Drafting a Wedding Coat

I recently had the pleasure of working with a delightful bride and her mother. She had chosen a simple, yet dramatic, gown of heavy white silk crepe. With the fall wedding planned to take place outside in a vineyard, she envisioned a coat to compliment the gown.

I felt attempting to match fabrics was risky. Fortunately, as with most made-to-order gowns, the bride’s mom was able to order matching fabric from the bridal manufacturer. Fashion illustration isn’t my strength but this sketch shows the gown and accompanying coat.

Ordinarily I would start with body measurements to create a custom drafted pattern. Anyone who has done bridal work, knows how much measurements and the bustline can change depending on undergarments. Therefore, the coat needed to be drafted according to measurements taken over the fitted gown. After gown alterations were completed, I put the gown on a mannequin and started drafting the coat.

Here’s the finished pattern with princess seams moved into the armseye and neckline extending from shoulder to waistline. Long slim sleeves will be added. The skirt is quite flared to match the fullness of the gown.

I absolutely LOVE my cutting table. Covered in canvas, 60 inches wide with vertical grain lines in black, horizontal lines in red and diagonals in green. It makes doing layouts for long gowns so easy. It also worked well for aligning the veil.

The bride planned to wear this lovely heirloom veil of intricate lace which was a perfect compliment to the solid crepe gown. We noticed a few small tears in the veil and I felt that attempting to repair them would have resulted in noticeable stitches. The decision was made to back the entire veil with soft tulle. The underlying layer of new tulle would stabilize the fragile netting.

Working on ivory tulle on an ivory canvas background makes seeing your work next to impossible. I often do these projects over a layer of black canvas which makes the work much, much easier on the eyes. The detail of this lace was just amazing. Machine stitching would have been a disaster, so the supporting tulle was hand stitched in place, then trimmed away from the edge.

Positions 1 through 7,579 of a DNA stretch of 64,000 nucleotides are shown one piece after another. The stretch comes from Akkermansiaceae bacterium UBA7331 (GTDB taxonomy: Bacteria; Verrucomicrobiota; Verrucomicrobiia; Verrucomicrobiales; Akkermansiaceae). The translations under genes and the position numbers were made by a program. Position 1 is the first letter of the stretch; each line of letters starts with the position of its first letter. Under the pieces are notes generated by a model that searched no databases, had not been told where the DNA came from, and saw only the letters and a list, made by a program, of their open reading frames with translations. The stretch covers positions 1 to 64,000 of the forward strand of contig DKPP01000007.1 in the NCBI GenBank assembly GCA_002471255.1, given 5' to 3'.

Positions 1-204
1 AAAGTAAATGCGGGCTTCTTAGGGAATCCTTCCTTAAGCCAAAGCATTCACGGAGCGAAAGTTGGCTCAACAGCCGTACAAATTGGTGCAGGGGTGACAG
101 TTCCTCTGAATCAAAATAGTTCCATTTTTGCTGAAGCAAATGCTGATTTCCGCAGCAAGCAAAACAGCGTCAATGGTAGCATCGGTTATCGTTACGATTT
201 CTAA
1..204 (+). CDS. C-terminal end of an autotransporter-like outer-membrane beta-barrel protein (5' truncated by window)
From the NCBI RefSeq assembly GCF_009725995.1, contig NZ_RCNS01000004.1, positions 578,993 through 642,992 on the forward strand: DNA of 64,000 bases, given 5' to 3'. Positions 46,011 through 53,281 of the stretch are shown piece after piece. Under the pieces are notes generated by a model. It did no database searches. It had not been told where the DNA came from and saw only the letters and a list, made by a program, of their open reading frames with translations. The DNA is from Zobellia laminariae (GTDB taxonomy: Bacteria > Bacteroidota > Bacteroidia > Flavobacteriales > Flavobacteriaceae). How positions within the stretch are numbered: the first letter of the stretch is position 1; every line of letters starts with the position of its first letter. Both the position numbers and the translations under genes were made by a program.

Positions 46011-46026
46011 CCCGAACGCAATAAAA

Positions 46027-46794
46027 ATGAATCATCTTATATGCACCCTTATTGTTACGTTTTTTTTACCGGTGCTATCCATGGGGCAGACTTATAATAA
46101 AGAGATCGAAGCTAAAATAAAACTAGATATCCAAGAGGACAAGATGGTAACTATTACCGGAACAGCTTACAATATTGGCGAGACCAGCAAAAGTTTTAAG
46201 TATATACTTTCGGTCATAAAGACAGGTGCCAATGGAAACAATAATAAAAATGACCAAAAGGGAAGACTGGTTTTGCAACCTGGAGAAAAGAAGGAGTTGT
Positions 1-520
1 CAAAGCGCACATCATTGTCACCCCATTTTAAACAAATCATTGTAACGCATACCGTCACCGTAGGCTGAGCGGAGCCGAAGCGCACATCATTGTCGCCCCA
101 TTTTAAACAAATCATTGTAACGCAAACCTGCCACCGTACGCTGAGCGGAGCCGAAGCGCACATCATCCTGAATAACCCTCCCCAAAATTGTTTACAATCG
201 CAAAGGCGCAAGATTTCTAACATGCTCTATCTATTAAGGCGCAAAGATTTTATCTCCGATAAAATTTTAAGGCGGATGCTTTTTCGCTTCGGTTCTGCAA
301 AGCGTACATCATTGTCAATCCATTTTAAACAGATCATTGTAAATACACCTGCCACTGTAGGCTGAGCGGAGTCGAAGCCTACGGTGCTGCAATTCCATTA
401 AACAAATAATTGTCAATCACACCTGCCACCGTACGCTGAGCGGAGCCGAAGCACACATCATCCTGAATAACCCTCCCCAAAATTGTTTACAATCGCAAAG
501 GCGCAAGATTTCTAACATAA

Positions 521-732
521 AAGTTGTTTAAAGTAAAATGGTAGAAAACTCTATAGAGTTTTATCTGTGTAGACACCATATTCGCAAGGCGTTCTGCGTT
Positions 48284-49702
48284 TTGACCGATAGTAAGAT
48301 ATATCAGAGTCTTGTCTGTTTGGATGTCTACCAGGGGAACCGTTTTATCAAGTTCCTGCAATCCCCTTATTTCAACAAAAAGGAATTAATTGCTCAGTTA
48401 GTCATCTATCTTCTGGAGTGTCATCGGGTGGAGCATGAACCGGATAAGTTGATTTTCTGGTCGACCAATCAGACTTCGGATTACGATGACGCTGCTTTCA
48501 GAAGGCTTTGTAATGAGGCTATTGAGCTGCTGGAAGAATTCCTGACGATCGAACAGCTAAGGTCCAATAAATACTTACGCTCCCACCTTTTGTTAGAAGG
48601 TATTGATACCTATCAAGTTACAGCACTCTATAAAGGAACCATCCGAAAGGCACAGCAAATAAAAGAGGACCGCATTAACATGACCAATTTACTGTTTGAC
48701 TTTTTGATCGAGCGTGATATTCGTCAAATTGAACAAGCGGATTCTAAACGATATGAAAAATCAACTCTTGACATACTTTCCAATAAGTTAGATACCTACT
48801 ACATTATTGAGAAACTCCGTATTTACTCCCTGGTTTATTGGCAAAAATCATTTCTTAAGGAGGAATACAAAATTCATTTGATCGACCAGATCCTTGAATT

This fall was a crazy bridal season and I forgot to take process photos during the construction. I did receive these. Perfect for a late fall outdoor wedding. Congratulations! I loved working with you.

21 thoughts on “Drafting a Wedding Coat”

  1. Beautiful work and you always have such good ideas, for instance the black canvas under the ivory tulle and veil. We all benefit from your expertise, thank you.

  2. If men only knew what goes into creating a bridal outfit, even an outfit as simple as this one seems to be. . .

    1. Thank you. I agree that bridal gowns may look simple but once you get inside there is an enormous amount of internal structure. You were brave but I’m sure your daughter was delighted.

  3. Once again, I am speechless! This is so completely elegant! I always love seeing all the details… How does the coat close? Did you line it?

  4. Absolutely fantastic Mary, as always…working with lace is really difficult, but when you work exactly, the end result is stunning. And you know about that. Also very elegant to make such a long coat over the wedding dress. I’mm currently working on a long organza coat over a dress for a mother of the bride. Also very fun to do…all the french seams….Thanks for sharing your work. Greetings from Joke

  5. So very lovely! Thanks for sharing your process. I’m curious about the decision to move the princess seams from the shoulder to the armscye. Was there something about the design or the bride’s fitting characteristics that led you do this? Thanks.

    1. Thanks for your comment. I moved the princess seam into the armseye to have a cleaner, un-interrupted by seams look, across the upper chest area. It was a design choice.

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